Verizon goes “cha-ching” with new mobile payment service

We here in the US are WAAY behind the curve when it comes to things we can do with a cell phone.  Yes, with the invention of the iPhone and Android phones, we can do more with all of the applications developers make available to us.  This is all well and good, but what about those folks with “normal” cell phones?  They call call, text, take a photo, and sometimes surf the web.  Meanwhile, in other countries, you can do anything, including buy goods and services direct from the phone using either bar codes or text messages.  Nothing that requires an “app” per se.

Well, Verizon is changing things around by launching a new mobile payment service.  According to a post on Slashdot, with input from GigaOm:

The service, based on technology created by Danal, will require text messaging-enabled phones, and that purchases be made from Verizon-approved online stores, which include game sites and social networks. It will require that customers click a BilltoMobile button during checkout from a participating online Web site. Users will be asked to input their mobile numbers and mobile billing zip codes for authentication. Once the user is authenticated, a one-time passcode will sent to his or her phone. The number is then input into the online checkout window. At that point, the transaction is complete and the charge will appear on the customer’s monthly phone bill. GigaOm writes, ‘If Verizon can get people accustomed to putting in their phone numbers instead of credit cards while shopping online, then it could own a critical element in building an application and services platform that spans the wired and wireless world … Much like Apple has such a large stake in the mobile application and commerce space today because it has millions of credit cards in iTunes, Verizon could be expanding its own payments information for a similar goal.'”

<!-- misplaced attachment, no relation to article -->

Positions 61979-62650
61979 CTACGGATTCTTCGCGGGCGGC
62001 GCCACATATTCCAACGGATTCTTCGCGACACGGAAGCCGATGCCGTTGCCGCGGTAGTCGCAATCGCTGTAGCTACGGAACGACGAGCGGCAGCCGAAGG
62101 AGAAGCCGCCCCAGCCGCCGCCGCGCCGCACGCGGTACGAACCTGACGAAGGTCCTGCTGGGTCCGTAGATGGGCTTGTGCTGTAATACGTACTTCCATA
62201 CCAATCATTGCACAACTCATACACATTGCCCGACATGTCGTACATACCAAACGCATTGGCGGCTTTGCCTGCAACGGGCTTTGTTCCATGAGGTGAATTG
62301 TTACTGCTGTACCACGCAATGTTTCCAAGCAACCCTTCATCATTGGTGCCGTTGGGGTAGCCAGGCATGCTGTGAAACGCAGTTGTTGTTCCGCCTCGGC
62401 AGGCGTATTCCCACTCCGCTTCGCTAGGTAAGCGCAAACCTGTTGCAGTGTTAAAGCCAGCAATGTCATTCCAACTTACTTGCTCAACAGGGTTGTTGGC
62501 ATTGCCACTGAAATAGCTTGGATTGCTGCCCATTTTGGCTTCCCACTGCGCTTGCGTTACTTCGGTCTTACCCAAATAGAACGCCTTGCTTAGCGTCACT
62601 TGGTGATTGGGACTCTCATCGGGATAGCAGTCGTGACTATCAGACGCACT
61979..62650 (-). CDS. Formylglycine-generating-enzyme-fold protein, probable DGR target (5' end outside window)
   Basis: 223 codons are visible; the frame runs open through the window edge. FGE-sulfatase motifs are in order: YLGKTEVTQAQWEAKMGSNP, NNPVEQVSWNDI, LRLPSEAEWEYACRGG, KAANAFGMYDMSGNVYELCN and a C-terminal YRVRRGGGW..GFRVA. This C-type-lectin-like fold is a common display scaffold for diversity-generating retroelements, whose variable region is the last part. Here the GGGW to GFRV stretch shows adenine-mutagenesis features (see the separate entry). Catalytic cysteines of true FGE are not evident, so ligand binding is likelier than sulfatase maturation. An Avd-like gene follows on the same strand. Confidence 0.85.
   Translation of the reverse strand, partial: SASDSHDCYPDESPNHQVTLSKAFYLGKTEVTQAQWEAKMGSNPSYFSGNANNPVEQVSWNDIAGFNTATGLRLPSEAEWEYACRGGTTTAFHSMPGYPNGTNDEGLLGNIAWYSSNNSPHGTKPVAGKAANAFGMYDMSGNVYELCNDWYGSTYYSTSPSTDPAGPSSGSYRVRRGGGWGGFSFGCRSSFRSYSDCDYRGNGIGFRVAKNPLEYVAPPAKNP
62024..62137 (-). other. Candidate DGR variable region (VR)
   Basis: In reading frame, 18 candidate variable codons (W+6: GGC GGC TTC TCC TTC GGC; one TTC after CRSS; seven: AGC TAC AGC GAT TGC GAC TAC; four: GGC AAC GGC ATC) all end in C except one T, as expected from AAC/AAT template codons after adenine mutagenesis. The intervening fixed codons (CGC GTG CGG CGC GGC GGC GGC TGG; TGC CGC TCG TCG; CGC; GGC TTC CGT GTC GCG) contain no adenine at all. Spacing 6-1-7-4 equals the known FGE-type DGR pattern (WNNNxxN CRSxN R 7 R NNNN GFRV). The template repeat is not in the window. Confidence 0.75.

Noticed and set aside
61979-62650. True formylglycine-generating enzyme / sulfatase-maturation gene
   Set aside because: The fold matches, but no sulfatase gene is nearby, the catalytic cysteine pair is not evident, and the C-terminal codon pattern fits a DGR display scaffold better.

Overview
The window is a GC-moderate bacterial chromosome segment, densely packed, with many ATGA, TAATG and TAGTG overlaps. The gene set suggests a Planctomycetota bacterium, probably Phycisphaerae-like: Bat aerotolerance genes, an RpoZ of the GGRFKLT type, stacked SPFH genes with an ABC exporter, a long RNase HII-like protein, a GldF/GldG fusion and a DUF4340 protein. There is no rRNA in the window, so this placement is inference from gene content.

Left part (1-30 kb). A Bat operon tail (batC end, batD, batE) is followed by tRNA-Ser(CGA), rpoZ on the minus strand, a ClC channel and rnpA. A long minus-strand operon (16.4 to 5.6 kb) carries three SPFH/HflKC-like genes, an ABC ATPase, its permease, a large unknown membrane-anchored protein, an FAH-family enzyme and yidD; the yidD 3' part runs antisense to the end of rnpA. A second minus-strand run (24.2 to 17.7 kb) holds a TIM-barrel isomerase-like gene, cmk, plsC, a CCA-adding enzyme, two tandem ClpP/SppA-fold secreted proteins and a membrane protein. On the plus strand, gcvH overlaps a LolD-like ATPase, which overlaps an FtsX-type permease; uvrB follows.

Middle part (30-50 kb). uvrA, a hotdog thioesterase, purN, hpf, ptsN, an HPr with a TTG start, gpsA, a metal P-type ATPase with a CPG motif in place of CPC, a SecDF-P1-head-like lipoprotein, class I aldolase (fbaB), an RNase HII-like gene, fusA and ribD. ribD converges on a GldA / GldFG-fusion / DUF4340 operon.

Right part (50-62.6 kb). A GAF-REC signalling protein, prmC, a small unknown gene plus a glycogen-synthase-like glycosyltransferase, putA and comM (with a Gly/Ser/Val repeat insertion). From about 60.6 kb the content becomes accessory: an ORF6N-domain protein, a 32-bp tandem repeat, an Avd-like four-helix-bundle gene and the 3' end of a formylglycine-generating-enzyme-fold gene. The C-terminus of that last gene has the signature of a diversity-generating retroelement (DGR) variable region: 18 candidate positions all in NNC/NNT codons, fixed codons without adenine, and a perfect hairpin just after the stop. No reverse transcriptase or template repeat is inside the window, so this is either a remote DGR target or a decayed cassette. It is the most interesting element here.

This will certainly bring the idea of using your phone to pay for things back into focus here in the US.  This idea has been bounced around on and off for years, but has never really caught on.  Maybe with Verizon backing it this time, it may take off.  Would it be so bad to not have to take your wallet with you to pay for things, only use your phone?